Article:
And I'd like to thank u to evoke my memories of watching the movie with your graceful words .. loved ur blog .. keep on writing :)

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  4. Thank you for visiting, Moonstruck. I delighted in your comments and fun approach to "a boring movie"! Carpe diem, onward!

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  5. Good words to live by! My favorite Italian vacation romance was “A Little Romance,” but you’ve listed some gems here. Love the gardenia and parallels in cyberspace – From the House of Edward blogged about them too. You are a lucky woman to have such gorgeous blooms waiting for you. In that last image you have indeed seized the moment. No need to travel if you already live in paradise.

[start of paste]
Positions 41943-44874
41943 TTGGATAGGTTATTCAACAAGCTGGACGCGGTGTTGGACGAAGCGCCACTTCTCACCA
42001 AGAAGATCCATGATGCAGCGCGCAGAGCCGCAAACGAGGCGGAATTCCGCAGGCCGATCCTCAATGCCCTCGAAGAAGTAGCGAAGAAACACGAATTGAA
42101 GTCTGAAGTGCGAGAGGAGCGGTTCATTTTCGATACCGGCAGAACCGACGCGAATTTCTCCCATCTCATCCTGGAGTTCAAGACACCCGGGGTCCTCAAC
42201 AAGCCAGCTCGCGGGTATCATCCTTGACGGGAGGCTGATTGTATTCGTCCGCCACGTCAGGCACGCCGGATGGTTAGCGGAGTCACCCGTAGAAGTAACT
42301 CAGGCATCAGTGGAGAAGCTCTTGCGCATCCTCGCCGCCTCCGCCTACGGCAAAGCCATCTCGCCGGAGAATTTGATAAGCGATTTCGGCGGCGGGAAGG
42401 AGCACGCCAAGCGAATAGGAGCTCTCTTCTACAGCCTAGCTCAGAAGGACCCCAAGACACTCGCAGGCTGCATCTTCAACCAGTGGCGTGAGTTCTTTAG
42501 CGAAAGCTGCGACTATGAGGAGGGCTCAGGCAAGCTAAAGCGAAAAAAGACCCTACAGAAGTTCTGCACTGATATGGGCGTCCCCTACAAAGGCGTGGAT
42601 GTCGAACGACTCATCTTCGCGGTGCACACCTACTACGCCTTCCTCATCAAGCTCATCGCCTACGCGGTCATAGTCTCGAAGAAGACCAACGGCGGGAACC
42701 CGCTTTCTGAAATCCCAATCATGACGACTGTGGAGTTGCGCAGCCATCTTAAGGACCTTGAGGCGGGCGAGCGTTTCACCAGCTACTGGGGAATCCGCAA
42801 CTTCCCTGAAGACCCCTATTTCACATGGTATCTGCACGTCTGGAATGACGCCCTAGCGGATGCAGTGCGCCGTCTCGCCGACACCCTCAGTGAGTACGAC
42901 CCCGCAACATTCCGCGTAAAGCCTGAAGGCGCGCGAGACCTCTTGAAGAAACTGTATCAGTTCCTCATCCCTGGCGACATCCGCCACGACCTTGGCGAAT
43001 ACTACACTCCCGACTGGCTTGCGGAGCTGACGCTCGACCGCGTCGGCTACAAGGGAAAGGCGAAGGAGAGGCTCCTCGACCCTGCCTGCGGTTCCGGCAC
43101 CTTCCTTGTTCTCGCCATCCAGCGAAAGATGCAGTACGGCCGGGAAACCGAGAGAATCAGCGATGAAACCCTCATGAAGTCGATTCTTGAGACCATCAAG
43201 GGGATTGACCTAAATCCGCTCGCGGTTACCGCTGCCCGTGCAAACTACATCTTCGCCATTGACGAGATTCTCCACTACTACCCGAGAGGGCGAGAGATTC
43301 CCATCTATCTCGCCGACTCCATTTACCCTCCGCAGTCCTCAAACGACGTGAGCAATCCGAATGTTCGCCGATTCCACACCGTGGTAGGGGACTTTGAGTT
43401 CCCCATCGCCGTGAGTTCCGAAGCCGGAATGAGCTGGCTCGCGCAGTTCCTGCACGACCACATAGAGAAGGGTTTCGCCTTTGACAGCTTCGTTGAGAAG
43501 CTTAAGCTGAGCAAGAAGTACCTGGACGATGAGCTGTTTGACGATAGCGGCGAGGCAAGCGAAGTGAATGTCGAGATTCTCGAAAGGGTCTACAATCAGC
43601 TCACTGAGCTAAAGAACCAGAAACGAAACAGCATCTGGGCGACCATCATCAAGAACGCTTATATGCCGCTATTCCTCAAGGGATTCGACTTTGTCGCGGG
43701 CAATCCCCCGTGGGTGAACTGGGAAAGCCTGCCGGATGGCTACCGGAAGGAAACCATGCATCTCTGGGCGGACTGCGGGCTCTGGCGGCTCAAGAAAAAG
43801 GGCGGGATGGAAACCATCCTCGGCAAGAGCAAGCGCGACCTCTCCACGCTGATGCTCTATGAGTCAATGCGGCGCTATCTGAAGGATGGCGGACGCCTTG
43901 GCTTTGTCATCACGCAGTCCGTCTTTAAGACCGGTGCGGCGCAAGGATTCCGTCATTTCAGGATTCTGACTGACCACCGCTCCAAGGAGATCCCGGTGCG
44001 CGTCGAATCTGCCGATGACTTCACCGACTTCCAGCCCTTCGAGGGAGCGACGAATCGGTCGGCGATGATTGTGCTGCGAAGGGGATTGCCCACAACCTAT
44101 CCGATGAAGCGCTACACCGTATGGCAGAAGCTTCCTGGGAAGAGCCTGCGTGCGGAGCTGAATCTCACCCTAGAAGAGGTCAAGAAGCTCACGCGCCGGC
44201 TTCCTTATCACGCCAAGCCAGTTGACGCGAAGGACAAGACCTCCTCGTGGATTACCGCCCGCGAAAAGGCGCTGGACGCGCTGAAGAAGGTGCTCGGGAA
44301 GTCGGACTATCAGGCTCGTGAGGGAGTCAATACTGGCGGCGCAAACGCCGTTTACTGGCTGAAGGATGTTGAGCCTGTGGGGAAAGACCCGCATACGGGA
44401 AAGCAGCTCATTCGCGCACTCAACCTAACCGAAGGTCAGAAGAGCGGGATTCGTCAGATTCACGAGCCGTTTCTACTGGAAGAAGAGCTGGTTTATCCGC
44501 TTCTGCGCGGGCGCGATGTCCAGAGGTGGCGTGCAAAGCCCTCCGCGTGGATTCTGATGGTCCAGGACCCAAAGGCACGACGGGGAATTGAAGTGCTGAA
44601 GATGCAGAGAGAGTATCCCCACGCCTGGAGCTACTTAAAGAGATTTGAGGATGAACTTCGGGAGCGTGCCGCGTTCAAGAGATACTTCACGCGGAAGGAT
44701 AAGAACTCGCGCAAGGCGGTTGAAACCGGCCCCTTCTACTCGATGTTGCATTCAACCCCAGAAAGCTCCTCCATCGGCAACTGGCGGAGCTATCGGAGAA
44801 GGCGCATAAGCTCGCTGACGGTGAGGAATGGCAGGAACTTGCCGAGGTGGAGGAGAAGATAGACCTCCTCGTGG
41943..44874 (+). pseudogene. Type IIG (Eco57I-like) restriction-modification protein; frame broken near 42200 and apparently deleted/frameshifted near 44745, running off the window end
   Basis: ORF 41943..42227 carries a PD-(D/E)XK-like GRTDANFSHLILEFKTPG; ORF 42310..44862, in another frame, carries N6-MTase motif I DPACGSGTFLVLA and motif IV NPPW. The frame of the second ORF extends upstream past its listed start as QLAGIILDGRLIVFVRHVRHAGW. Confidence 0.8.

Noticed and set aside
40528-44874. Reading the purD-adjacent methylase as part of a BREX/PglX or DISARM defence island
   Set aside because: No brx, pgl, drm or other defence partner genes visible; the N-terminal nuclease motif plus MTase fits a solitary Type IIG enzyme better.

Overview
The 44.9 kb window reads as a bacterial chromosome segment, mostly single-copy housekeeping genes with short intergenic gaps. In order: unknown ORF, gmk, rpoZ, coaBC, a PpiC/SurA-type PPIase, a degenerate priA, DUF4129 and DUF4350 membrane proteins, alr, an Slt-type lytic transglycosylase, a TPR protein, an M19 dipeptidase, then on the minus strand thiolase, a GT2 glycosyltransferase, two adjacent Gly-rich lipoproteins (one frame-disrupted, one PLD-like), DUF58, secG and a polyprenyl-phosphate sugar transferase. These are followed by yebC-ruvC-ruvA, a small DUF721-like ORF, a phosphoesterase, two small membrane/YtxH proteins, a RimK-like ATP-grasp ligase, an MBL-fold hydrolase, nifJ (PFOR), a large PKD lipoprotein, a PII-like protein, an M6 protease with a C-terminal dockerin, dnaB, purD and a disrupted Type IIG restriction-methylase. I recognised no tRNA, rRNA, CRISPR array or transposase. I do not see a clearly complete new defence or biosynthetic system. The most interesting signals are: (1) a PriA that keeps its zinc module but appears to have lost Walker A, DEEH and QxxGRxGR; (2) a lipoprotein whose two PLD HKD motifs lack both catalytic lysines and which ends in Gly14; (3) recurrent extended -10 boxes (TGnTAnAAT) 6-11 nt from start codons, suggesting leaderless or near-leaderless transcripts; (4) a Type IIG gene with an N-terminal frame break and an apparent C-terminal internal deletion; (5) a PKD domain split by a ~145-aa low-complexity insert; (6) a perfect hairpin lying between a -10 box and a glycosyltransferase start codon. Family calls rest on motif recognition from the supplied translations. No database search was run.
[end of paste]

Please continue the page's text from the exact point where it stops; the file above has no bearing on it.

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  6. I found reading Under The Tuscan Sun for hours on end slightly tedious, because it isn't plot driven. Maybe that's why your friend didn't like it? A little section a day took me away from the English winter to the Italian sun and got me through some depressing days.

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  7. Sarah, thanks, I think you live in paradise too!

    Just, I appreciate your visit! I think you are right about the book...no plot...no intention of a plot either. Once you accept the journal-feel, it's a much better read. Thanks for reading Oasis!